Then, the hexagonal-cell honeycomb support 2 obtained in this way was formed with the catalytic purification layer 3 consisting of the absorption layer 4 and the three-way catalyst layer 5.

First, 25 g (grams) of alumina powder, 25 g (grams) of cerium/zirconium composite oxide powder, 50 g of zeolite powder and a predetermined amount of deionized water were mixed to prepare slurry for molding the HC absorption layer. The slurry was then coated on the hexagonal-cell honeycomb support 2. After that, the resultant was dried for one hour at a temperature of 250° C., followed by baking for one hour at a temperature of 500° C. Thus, the HC absorption layer 4 was formed to cove the surface 211 of the cell wall 21 of the hexagonal-cell honeycomb support 2.

Then, 25 g of alumina powder, 25 g of cerium/zirconium composite oxide powder and palladium nitrate solution containing 1.5 g of palladium were mixed to prepare slurry for forming a first catalyst layer. The slurry was then coated on the hexagonal-cell honeycomb support 2. After that, the resultant was dried for one hour at a temperature of 250° C., followed by baking for one hour at a temperature of 500° C. Thus, the first catalyst layer was formed on the surface 401 of the HC absorption layer 4.

Then, 25 g of alumina powder, 25 g of cerium/zirconium composite oxide powder and rhodium nitrate solution containing 0.5 g of rhodium were mixed to prepare slurry for forming a second catalyst layer. The slurry was then coated on the hexagonal-cell honeycomb support 2. After that, the resulting structure was dried for one hour at a temperature of 250° C., followed by baking for one hour at a temperature of 500° C. Thus, the three-way catalyst layer 5 consisting so of the first catalyst layer and the second catalyst layer was formed on the surface 401 of the HC absorption layer 4.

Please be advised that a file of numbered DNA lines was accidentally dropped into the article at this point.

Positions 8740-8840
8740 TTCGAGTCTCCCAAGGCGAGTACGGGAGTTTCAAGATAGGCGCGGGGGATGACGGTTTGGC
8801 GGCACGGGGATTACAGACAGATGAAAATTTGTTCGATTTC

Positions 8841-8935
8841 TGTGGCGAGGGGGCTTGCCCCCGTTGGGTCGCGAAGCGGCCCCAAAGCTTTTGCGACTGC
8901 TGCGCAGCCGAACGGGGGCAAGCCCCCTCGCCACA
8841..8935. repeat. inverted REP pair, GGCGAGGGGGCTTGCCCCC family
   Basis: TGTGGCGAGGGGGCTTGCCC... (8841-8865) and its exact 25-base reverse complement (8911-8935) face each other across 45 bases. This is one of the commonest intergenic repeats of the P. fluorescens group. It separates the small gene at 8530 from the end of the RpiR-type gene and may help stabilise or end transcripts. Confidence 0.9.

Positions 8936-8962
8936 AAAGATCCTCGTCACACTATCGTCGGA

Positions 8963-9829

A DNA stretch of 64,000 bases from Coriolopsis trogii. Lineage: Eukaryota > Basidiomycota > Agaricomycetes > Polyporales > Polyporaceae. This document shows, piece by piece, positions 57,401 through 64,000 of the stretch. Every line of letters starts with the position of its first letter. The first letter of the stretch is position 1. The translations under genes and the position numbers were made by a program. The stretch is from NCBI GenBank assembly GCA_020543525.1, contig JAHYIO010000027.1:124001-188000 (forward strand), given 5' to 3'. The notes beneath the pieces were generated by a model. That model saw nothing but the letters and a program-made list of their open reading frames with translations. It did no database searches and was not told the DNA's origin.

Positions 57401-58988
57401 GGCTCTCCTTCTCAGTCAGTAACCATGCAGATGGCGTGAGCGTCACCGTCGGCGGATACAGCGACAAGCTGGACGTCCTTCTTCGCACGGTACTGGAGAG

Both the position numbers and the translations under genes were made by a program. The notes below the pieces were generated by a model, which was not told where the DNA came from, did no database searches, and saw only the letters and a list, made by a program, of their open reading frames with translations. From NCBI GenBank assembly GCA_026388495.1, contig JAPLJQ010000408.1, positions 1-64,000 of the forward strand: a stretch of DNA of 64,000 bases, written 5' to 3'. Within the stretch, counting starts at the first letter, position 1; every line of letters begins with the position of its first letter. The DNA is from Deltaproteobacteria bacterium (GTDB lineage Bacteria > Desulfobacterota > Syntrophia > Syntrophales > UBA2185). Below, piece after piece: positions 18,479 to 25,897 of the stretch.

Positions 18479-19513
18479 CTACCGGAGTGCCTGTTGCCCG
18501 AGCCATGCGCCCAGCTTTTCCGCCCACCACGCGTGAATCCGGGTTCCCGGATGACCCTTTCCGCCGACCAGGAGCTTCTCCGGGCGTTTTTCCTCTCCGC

As described above, the hexagonal-cell honeycomb catalyzer 1 was obtained, in which the catalytic purification layer 3 is formed by stacking the HC absorption layer 4 and the three-way catalyst layer 5, in this order, on the surface 211 of the cell wall 21 of the hexagonal-cell honeycomb support 2.

Hereinafter is described the advantages of the hexagonal-cell honeycomb catalyzer 1 of to the present embodiment.

According to the hexagonal-cell honeycomb catalyzer 1 of the present embodiment, HC in the exhaust gas discharged in large quantity in a low-temperature area in engine start is absorbed by the HC absorption layer 4. Then, as the temperature of the exhaust gas rises, HC that has desorbed from the HC absorption layer 5 is purified by the three-way catalyst layer 5 that has been brought into a catalytic active state.

In the present embodiment, the ratio between the thickness a1 of the HC absorption layer 4 and the thickness b1 of the three-way catalyst layer 5 in the thin portion 31, i.e. (b1/a1), and the ratio between the thickness a2 of the HC absorption layer and the thickness b2 of the three-way catalyst layer 5 in the thick portion 32, i.e. (b2/a2 ), are set to fall within a region of 1/20 to 5/1.